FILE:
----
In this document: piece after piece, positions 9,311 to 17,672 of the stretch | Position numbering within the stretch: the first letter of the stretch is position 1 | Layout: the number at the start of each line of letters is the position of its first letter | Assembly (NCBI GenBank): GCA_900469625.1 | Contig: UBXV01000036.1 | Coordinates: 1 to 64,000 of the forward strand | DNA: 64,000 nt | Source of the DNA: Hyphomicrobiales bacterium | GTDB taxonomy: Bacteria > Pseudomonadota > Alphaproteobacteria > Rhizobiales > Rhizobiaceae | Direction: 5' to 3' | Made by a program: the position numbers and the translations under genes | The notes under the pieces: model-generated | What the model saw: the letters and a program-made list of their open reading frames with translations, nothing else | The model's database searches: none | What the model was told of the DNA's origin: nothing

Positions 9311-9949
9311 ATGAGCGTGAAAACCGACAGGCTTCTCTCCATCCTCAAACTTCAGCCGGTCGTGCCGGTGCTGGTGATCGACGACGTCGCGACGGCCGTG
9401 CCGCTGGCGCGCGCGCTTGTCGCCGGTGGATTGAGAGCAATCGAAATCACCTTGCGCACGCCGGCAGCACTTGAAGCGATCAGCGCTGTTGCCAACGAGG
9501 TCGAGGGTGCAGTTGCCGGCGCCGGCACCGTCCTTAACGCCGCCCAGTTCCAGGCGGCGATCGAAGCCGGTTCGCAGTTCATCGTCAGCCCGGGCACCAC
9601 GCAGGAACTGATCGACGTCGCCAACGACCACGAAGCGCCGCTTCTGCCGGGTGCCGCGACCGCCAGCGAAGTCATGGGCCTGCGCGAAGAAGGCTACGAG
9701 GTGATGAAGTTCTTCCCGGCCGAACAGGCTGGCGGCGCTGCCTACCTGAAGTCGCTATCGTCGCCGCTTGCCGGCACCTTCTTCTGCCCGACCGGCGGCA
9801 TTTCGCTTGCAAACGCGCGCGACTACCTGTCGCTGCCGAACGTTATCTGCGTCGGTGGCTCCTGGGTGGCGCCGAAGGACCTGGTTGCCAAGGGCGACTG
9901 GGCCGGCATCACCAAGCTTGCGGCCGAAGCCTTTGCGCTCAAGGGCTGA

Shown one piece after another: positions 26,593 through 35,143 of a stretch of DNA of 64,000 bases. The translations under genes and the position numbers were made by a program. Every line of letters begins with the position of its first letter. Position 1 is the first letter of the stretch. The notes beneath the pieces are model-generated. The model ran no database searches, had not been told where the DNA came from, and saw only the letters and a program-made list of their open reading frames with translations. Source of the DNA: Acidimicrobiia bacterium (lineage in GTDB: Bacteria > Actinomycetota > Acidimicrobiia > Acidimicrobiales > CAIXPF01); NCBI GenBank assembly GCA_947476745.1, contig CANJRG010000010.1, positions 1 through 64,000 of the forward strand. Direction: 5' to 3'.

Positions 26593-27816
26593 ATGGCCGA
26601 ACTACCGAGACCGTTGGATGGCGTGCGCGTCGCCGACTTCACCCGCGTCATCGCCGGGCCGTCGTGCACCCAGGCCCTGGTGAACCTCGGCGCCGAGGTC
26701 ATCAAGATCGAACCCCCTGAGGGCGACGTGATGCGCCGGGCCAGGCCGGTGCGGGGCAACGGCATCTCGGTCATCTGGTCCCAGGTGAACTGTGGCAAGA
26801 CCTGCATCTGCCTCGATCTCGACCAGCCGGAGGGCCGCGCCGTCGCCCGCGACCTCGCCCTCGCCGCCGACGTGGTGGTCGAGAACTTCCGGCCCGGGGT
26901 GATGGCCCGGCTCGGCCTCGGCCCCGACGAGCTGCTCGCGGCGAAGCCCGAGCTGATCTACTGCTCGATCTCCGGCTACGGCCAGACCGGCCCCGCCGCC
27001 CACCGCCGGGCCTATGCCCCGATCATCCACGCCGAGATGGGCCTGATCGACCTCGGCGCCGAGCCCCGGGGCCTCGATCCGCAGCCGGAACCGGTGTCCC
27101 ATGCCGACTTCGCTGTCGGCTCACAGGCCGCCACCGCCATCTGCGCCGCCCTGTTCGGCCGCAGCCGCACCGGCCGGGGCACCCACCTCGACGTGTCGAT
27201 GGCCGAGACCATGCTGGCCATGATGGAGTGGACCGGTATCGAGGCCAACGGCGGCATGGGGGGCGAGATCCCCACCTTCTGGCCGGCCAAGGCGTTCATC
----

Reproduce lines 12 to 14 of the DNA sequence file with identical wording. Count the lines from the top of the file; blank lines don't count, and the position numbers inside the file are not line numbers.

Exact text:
26593 ATGGCCGA
26601 ACTACCGAGACCGTTGGATGGCGTGCGCGTCGCCGACTTCACCCGCGTCATCGCCGGGCCGTCGTGCACCCAGGCCCTGGTGAACCTCGGCGCCGAGGTC
26701 ATCAAGATCGAACCCCCTGAGGGCGACGTGATGCGCCGGGCCAGGCCGGTGCGGGGCAACGGCATCTCGGTCATCTGGTCCCAGGTGAACTGTGGCAAGA